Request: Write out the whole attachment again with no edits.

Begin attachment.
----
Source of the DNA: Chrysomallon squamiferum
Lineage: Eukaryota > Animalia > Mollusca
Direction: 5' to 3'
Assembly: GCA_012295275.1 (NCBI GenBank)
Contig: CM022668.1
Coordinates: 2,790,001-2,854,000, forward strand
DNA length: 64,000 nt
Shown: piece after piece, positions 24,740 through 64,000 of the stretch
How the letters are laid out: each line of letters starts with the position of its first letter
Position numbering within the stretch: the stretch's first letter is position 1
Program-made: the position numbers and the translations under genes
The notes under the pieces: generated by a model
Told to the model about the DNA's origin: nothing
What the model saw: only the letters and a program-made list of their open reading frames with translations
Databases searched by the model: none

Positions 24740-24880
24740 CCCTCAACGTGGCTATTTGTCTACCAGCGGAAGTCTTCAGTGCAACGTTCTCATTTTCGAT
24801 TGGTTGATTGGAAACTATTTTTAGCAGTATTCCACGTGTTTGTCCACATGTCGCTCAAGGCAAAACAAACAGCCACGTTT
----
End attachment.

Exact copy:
Source of the DNA: Chrysomallon squamiferum
Lineage: Eukaryota > Animalia > Mollusca
Direction: 5' to 3'
Assembly: GCA_012295275.1 (NCBI GenBank)
Contig: CM022668.1
Coordinates: 2,790,001-2,854,000, forward strand
DNA length: 64,000 nt
Shown: piece after piece, positions 24,740 through 64,000 of the stretch
How the letters are laid out: each line of letters starts with the position of its first letter
Position numbering within the stretch: the stretch's first letter is position 1
Program-made: the position numbers and the translations under genes
The notes under the pieces: generated by a model
Told to the model about the DNA's origin: nothing
What the model saw: only the letters and a program-made list of their open reading frames with translations
Databases searched by the model: none

Positions 24740-24880
24740 CCCTCAACGTGGCTATTTGTCTACCAGCGGAAGTCTTCAGTGCAACGTTCTCATTTTCGAT
24801 TGGTTGATTGGAAACTATTTTTAGCAGTATTCCACGTGTTTGTCCACATGTCGCTCAAGGCAAAACAAACAGCCACGTTT